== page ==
updated: 
Monday, August 13, 2018 - 2:27pm
NeMLA
deadline for submissions: 
Sunday, September 30, 2018

Women’s interest in crime, and violent crime in particular, has become increasingly apparent in recent years. Women now read more crime fiction and thrillers than men, are the primary audience for a number of popular true-crime podcasts (listeners of My Favorite Murder even refer to themselves as “Murderinos”), and increasingly enter fields of study that put them in close contact with the after-effects of violent crime, making up approximately 75% of current forensic science graduates.

[SCMS 2019] Up to and Including Its Limits: Rethinking Experimental Cinema(s)

updated: 
Monday, August 13, 2018 - 2:27pm
Swagato Chakravorty / Yale University
deadline for submissions: 
Saturday, August 25, 2018

This panel invites new positions from which to conceptualize postwar moving-image art, extending into the contemporary moment. Anglo-American and European scholarship on moving-image art through the 1960s and 70s has largely privileged formalist thinking. There is, as Jonathan Walley has written, a “general agreement…that avant-garde filmmakers of this period followed the trend within modernist art toward medium-specific purification: the reduction of the art object to the essential physical or material components of its medium.”[1] In recent years, however, we have witnessed a number of crucial revisionist interventions.

Shifting the Absent Present: Pedagogical Approaches for More Inclusive Spaces

updated: 
Monday, August 13, 2018 - 2:26pm
Northeast Modern Language Association (NeMLA)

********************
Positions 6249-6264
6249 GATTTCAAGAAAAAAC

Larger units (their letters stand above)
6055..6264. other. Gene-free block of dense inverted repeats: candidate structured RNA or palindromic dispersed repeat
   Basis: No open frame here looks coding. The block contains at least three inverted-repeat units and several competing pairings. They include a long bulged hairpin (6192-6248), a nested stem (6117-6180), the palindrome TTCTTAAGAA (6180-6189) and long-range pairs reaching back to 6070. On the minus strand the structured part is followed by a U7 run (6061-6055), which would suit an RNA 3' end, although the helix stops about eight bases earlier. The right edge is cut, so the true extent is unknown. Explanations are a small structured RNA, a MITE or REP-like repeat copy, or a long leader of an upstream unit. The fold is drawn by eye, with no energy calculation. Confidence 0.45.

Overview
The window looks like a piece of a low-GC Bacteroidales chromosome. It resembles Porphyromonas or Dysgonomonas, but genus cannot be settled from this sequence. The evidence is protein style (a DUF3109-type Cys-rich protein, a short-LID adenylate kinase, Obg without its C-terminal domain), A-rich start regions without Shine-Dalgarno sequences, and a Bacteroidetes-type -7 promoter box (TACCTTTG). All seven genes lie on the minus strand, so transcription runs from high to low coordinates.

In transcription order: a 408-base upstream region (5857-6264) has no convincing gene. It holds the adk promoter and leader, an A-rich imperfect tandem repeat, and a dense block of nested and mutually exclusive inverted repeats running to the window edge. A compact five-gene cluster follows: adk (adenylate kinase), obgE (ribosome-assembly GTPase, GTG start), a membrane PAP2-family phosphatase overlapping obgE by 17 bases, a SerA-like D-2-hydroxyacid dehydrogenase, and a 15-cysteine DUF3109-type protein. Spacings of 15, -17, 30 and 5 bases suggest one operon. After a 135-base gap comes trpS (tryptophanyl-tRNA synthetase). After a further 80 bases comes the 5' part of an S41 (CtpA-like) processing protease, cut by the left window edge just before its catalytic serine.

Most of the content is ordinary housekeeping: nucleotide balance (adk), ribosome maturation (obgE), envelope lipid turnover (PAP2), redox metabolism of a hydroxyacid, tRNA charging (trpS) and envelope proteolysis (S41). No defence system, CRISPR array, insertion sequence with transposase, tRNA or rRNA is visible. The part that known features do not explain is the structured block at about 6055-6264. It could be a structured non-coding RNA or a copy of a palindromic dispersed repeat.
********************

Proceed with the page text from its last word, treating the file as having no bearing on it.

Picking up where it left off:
deadline for submissions: 
Sunday, September 30, 2018

This session seeks to use the concept of the absent present (that which is embodied by students but unacknowledged) within the classroom as a method of disclosure. Such a method is dedicated to both the literal and figurative spaces that foster agency for students and instructors as they embody and articulate multiple critical identities. Particular focus will be placed on the ways student backgrounds and identities are erased or ignored through various means including syllabi, modeled language, instructor feedback, and assignment and assessment structures. Attention to that which is present within our students but goes unacknowledged or undervalued allows for the exploration of ways to better foster more inclusive spaces.

Bearing Witness: Reading James Baldwin in the 21st Century (A Critical Anthology)

updated: 
Monday, August 13, 2018 - 2:25pm
Yasmin Y. DeGout, Howard University
deadline for submissions: 
Friday, November 2, 2018

CALL FOR PAPERS

Bearing Witness: Reading James Baldwin in the 21st Century

(A Critical Anthology)

“Perhaps I did not succumb to ideology . . . because I have never seen myself as a spokesman. I am a witness. In the church in which I was raised you were supposed to bear witness to the truth. Now, later on, you wonder what in the world the truth is, but you do know what a lie is.”—James Baldwin, Interview by Julius Lester

 

Celebrating WPA, 1979–2019: Forty Years of Research, Collaboration, and Community

updated: 
Monday, August 13, 2018 - 2:24pm
WPA: Writing Program Administration (Journal)
deadline for submissions: 
Monday, October 1, 2018

CFP: Celebrating WPA, 19792019: Forty Years of Research, Collaboration, and Community

The editors of WPA: Writing Program Administration seek proposals for a variety of historical works to be included in a special issue of the journal to appear in summer 2019. To commemorate the 40th anniversary of WPA as a peer-reviewed publication and celebrate this journal’s evolutionary and revolutionary contributions to the field of writing program administration, we encourage proposals for the following: